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There is still a long way to go here in the ongoing battle for genuine LGBT equality in society today


After the prosecution of thousands of gay men over many decades (such as war hero Alan Turing), homosexuality was decriminalised in England and Wales on July 27, 1967. Last Thursday marked the 50th anniversary.

Northern Ireland had to wait (as per usual) until 1982, following Dudgeon v UK. While we continue to fight for a number of important, but absent, legal protections, the injustice of ongoing homophobia and transphobia experienced by LGBT people must not be overlooked.

Until we have a society which welcomes, accepts and values LGBT people as truly equal citizens many will be left to live a life uneasy with their own sexuality and identity, unsafe and unwilling to hold their lover's hand in public, unable to be fully "out" and with some tragically seeing suicide and self-harm as a solution. I've seen all of this far too often.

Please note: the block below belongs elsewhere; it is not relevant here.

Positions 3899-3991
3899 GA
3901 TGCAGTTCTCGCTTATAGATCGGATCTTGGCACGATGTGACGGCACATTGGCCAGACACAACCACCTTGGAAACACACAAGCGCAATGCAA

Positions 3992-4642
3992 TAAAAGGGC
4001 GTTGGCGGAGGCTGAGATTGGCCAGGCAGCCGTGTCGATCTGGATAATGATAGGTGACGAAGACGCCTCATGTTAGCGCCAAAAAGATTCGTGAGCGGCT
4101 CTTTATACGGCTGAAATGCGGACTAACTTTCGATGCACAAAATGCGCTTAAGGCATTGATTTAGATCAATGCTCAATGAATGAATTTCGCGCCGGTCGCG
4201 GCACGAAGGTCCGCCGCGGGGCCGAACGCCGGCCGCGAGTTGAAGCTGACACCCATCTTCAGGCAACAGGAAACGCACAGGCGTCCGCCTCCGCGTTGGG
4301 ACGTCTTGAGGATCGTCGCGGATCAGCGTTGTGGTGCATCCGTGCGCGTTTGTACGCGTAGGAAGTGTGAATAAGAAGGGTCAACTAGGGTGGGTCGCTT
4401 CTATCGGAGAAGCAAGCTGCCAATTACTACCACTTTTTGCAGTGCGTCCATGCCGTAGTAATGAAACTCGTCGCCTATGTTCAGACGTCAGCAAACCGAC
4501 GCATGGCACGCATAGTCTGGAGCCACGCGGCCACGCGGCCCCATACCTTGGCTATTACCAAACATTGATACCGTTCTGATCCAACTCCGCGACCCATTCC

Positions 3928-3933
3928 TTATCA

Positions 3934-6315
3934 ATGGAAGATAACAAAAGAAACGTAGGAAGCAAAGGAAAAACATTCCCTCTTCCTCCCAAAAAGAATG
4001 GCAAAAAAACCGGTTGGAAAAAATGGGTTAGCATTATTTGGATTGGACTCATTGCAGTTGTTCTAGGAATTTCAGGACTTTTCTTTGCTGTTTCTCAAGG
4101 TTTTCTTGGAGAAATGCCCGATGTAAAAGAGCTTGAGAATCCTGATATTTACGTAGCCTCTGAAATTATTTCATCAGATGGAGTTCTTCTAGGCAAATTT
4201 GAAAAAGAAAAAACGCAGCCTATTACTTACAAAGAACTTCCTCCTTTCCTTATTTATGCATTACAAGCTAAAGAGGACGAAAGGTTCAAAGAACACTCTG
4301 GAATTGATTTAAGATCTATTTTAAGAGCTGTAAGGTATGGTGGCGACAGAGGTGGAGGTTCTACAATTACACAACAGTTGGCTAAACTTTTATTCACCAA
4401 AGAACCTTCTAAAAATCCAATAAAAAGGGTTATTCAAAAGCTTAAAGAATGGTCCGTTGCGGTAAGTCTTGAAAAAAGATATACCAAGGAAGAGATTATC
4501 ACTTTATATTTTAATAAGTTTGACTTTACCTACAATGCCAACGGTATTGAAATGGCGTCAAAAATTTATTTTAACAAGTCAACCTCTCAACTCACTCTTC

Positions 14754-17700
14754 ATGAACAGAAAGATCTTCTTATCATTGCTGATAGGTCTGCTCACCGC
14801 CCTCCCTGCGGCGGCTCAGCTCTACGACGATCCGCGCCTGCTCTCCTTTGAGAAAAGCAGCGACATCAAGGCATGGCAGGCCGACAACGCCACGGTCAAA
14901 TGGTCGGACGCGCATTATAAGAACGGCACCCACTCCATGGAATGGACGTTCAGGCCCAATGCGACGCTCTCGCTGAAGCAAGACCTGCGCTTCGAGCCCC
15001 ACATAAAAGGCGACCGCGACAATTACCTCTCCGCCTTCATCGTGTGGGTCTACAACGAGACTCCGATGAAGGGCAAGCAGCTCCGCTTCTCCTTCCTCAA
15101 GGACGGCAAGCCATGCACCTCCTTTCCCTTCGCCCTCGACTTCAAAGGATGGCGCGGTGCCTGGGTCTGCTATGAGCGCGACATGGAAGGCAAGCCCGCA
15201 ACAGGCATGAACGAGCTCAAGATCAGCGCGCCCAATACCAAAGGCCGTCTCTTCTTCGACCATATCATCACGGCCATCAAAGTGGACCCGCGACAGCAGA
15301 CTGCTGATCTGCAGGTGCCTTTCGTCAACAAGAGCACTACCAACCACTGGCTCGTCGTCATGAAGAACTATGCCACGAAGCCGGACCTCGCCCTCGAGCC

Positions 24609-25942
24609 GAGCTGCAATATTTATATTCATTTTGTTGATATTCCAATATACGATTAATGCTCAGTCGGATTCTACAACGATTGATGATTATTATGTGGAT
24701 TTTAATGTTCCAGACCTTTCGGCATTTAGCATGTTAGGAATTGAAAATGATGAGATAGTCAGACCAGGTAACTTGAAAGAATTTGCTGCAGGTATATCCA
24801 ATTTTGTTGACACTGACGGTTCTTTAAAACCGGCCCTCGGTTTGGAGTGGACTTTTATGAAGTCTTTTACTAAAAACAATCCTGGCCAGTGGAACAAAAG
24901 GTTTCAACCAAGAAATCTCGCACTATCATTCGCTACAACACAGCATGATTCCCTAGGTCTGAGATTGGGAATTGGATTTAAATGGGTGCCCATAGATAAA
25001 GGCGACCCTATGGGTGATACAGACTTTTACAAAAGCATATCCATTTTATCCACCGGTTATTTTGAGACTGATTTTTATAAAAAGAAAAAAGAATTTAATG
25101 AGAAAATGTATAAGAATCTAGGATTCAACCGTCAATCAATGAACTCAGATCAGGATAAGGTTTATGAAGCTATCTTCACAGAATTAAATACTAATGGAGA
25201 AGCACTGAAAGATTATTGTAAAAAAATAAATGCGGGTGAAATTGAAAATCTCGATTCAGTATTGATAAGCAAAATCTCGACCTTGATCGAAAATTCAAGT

The work of LGBT organisations and volunteers to combat homophobia and transphobia and deliver change in the face of hostile views from some political leaders (and lack of funding) must be commended. Until all LGBT citizens are treated equally and enabled to lead open and confident lives as they desire, the battle has not been won.

That's why Belfast Pride was important when founded in 1991, and still remains so today in 2017 as we continue to raise visibility of these issues with support from our families, friends, colleagues and allies.

Cllr Andrew Muir (Alliance)

Ards and North Down Borough Council

Belfast Telegraph


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